China Coast Guard Increases Presence at Scarborough Shoal

By Drake Long on May 05, 2020

The China Coast Guard deployed three ships to the Scarborough Shoal on Tuesday, days after China announced a ban on fishing there and at other disputed parts of the South China Sea, ship-tracking software shows.

Scarborough Shoal is contested by China and the Philippines. While it is not uncommon for China Coast Guard (CCG) ships to patrol near disputed islands and reefs, the simultaneous presence of three CCG ships at one location often coincides with a more intense pressure campaign or providing an escort for another Chinese mission at sea.

Beijing last month declared two new administrative districts as part of its intensifying efforts to assert sovereignty over the South China Sea. And on May 1, it announced the start of its annual summer ban on fishing in waters where China claims jurisdiction, north of the 12th parallel. That places Scarborough Shoal within its scope. China’s government has also vowed strict enforcement of the ban this year. That drew strong protest statements on Monday from Vietnamese and Philippine fishing associations.

Ship-tracking software showed that CCG ships numbered 3303 and 3305 were patrolling the Scarborough Shoal Tuesday morning (local time), although the 3303 later stopped transmitting its location. Both are Zhaoyu-class patrol vessels.

They are accompanied by the CCG ship 3175, which is listed as a research vessel on the International Maritime Organization’s publicly available registry, but fits the dimensions of and appears to be a Shuke II-class CCG patrol cutter.

All the ships were last spotted in mid-April. The 3303 was in port at Sanya, in China’s Hainan province, and the 3305 and 3175 were sailing south of the Pearl Delta near Guangzhou.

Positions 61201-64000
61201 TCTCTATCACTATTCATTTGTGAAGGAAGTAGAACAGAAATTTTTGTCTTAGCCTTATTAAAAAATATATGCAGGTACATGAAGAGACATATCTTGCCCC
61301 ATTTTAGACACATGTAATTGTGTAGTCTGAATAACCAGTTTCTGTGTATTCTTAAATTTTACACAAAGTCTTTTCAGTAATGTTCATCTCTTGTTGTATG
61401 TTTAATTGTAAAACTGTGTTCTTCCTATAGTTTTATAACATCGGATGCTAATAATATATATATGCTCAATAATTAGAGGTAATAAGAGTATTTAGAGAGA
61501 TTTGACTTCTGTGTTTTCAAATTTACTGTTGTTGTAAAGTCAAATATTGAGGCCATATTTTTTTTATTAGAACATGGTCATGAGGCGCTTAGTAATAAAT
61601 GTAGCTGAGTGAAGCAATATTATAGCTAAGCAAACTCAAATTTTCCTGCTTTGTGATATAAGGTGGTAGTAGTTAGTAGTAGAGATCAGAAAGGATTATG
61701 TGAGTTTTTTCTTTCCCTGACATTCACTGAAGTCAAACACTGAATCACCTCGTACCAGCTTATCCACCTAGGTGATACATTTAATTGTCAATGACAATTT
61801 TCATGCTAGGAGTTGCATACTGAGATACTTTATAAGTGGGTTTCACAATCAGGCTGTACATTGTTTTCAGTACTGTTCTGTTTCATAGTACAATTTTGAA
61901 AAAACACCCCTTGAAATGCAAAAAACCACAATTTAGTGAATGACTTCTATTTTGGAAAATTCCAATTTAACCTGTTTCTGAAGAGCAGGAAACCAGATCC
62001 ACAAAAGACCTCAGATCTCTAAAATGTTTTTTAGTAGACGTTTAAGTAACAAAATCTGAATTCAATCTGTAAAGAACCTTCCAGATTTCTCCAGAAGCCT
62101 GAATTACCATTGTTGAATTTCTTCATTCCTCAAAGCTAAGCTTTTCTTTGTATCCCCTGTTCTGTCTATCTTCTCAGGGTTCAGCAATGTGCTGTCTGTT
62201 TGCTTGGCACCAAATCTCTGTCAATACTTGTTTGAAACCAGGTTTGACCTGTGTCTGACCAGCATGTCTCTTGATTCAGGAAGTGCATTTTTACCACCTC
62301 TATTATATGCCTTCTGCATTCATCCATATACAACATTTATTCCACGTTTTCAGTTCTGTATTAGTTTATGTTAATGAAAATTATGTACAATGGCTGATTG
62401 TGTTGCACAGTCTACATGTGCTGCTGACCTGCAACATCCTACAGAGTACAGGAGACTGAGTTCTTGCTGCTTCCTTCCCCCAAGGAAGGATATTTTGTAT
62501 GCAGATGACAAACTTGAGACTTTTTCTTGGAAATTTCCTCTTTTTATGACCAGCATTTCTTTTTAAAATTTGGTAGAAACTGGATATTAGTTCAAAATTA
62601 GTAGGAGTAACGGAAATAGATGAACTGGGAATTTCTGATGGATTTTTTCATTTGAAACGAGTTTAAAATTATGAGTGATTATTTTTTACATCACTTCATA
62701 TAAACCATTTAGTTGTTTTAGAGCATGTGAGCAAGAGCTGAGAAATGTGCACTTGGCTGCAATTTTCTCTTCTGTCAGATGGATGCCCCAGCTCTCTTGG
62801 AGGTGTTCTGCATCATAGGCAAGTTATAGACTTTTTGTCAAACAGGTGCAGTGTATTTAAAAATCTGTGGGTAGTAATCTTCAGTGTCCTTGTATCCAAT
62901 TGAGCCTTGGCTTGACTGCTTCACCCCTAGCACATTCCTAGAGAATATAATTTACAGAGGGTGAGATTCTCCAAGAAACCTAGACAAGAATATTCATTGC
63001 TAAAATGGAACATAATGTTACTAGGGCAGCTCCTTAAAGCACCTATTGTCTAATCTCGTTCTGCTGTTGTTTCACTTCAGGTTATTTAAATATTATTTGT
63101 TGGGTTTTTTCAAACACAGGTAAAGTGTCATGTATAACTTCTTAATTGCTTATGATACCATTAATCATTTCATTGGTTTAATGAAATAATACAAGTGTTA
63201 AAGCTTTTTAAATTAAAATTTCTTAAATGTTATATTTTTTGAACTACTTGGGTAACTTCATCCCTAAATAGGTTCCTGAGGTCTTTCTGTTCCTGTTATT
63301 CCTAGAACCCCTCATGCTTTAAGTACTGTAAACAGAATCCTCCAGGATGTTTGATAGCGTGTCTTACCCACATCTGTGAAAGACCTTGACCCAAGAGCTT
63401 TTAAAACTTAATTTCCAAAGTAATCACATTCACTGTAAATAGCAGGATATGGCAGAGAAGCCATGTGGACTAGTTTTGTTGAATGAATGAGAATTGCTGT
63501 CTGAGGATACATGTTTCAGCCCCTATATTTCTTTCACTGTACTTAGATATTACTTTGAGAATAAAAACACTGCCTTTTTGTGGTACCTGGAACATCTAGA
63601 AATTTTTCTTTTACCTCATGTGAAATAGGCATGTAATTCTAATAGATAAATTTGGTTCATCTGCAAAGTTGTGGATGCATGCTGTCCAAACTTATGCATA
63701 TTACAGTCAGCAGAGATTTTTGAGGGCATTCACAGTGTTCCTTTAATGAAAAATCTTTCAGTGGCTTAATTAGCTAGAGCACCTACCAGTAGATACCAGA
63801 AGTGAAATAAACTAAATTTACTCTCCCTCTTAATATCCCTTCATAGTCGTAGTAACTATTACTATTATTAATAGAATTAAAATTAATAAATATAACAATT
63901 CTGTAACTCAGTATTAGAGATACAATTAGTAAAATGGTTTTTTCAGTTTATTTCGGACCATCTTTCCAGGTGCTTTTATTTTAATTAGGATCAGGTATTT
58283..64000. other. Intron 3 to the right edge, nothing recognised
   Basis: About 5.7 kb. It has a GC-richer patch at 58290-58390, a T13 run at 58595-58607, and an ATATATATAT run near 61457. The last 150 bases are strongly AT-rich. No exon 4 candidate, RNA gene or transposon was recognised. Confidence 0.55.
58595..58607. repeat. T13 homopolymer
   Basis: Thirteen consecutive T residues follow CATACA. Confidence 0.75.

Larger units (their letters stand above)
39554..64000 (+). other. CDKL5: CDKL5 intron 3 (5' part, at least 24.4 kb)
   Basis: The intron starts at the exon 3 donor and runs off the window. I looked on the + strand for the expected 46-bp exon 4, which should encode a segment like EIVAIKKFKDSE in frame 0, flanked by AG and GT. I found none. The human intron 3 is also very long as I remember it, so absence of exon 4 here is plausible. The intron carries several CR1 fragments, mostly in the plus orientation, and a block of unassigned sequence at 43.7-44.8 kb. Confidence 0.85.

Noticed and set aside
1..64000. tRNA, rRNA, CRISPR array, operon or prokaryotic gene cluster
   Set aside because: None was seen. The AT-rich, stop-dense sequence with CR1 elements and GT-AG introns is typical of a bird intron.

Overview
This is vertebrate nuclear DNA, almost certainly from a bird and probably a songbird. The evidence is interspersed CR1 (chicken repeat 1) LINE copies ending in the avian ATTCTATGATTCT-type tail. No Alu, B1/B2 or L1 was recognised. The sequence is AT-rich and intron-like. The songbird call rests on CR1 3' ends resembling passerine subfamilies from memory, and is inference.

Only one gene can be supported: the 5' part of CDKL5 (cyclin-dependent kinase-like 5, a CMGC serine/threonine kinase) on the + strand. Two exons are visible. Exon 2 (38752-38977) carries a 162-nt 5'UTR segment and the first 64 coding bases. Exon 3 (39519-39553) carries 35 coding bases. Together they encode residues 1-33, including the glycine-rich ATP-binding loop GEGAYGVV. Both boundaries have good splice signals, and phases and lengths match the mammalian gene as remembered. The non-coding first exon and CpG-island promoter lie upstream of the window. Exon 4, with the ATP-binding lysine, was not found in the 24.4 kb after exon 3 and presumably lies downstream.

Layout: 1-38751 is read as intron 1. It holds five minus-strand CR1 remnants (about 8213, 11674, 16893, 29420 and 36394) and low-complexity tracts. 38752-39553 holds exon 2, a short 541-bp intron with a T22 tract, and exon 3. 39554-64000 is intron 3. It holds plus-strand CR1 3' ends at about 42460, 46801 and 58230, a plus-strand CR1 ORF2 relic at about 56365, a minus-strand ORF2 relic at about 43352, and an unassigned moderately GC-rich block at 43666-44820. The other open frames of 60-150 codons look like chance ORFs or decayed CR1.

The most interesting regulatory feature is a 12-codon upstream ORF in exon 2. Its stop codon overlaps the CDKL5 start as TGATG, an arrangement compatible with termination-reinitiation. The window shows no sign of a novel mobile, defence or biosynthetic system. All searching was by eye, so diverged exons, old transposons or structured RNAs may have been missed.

It remains unclear how the current situation will play out and whether China will indeed up the ante in its fishing ban by not just policing the activities by Chinese fishing vessels but those from other countries.

In past years, both Vietnamese and Philippine fishing vessels have ignored the ban, which runs until Aug. 16. But fishermen are nevertheless accustomed to heavy-handed action by Chinese vessels in disputed waters and are calling for their own governments to stand up to Beijing.

The head of the Philippine fishing association, PAMALAKAYA, on Monday called on the Philippine government not to wait for Filipino fishermen to be arrested and to launch an official protest.

Scarborough Shoal has been the site of previous confrontations between China and the Philippines. In 2012, Chinese vessels strayed into the shoal leading to a diplomatic rift. The following year, Manila filed an arbitration case against China, arguing the triangular shoal in the South China Sea had long been a fishing ground for Filipinos and was well within the Philippine exclusive economic zone.

China lost the case in 2016 but has essentially ignored the ruling and continues to assert it has “historical rights” over much of the South China Sea, despite the conflicting claims of the Philippines and other governments.

China’s recent ship maneuvers have prompted criticism that it is taking advantage of other countries’ preoccupation with the COVID-19 pandemic to press its sweeping South China Sea claims.

The CCG has been lurking around all the Philippine-claimed features for weeks. The CCG ship 3302 was deployed to Scarborough Shoal in early April. The CCG ship 5402 has been patrolling Second Thomas Shoal, Half-Moon Shoal, and First Moon Shoal since April 10. Another CCG ship, the 5202, has been near Thitu Island since April 3.

Each ship has been able to maintain a continuous presence by refueling at the nearby Chinese bases at Mischief Reef and Subi Reef, respectively, illustrating how China’s artificial islands and militarization has cemented its presence far from its shores.

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